Stranger still is Barton’s contention that we (including other Christians who have critiques Barton’s writing) are all parroting our secular professors. RightWingWatch has the audio, but here is the relevant portion:

…what’s happened is all these secular guys have been training students that were Christians, but now these Christian kids have been trained with a secular philosophy, they’ve become our professors and they’re just parroting what they heard. It’s not that they went back and check for themselves, they just assumed that their professors were right- they really like their professors, they were nice guys and they were really educated and had three Ph.Ds and they told me all the Founders were atheists. And so now you’ve to Christians repeating exactly what they’ve been taught rather than what truth and what history actually is.

In my case, I took undergraduate history from professors at Cedarville University, a pretty conservative Baptist school. None of my professors there told me that the founders were atheists. Beyond that, I don’t remember much of what they taught, except that the founders were a pretty diverse bunch. In my psychology and counseling graduate training, I don’t think I ever heard anything about the founders.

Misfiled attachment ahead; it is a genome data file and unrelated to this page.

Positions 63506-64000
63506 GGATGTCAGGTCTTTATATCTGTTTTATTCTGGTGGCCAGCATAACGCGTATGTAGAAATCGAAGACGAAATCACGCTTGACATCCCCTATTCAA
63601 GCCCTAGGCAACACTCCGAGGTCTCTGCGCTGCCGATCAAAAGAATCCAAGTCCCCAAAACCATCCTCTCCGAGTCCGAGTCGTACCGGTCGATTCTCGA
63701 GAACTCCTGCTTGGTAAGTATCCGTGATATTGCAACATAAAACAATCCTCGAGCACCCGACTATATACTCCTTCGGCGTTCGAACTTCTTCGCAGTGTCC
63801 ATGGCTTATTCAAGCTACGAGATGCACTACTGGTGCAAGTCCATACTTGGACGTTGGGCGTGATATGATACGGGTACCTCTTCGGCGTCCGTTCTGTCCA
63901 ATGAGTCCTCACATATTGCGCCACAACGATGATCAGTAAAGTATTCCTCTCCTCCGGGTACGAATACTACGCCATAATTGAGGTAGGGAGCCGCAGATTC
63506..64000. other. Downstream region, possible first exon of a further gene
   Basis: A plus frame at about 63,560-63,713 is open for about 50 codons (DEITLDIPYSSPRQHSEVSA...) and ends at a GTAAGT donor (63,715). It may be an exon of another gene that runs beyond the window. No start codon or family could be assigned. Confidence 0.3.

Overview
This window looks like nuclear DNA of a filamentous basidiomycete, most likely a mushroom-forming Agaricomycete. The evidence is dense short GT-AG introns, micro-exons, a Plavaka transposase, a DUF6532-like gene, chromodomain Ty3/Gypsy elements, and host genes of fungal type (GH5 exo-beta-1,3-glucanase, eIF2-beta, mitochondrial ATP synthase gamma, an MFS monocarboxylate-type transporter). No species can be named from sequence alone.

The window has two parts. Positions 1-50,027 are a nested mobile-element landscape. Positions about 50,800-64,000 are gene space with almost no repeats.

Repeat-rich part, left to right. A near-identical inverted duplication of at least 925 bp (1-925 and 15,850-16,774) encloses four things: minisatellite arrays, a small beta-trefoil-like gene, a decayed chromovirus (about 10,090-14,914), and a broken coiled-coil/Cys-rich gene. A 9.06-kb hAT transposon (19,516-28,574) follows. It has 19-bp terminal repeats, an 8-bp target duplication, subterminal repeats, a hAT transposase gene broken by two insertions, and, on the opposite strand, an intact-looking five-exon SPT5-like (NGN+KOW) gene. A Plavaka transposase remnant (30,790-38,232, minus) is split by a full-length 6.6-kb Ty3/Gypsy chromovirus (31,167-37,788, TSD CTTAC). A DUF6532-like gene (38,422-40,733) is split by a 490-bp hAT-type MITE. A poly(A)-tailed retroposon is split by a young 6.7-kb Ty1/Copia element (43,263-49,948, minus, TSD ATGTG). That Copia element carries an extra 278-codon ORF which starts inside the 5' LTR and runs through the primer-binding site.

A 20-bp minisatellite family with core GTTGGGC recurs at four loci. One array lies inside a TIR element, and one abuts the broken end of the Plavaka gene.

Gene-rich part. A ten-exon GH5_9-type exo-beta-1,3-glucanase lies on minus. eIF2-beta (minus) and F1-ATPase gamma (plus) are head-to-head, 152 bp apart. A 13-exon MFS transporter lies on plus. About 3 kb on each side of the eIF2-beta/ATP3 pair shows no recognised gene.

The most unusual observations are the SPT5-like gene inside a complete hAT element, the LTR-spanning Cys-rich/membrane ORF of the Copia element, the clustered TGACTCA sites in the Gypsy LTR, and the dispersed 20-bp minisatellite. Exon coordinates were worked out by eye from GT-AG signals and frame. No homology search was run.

Mike Coulter is a graduate of Grove City College with his graduate work from the University of Dallas, a pretty conservative Catholic school. We both teach at GCC which is pretty well established as a conservative school, not known for parroting a liberal position.

Mr. Barton, that dog won’t hunt.



Fired Alabama Public Television CEO May Sue Over Dismissal

Co-author of Getting Jefferson Right: Fact Checking Claims about Our Third President, Michael Coulter, was interviewed for this article which goes in depth about the firing of Alabama public TV executives. One fired executive suggested that the firings related to refusal to air David Barton’s DVD series about the founding era. The current APTV board says the firings were unrelated to disagreements over programming. After reading the article, I think there is room for skepticism about that denial.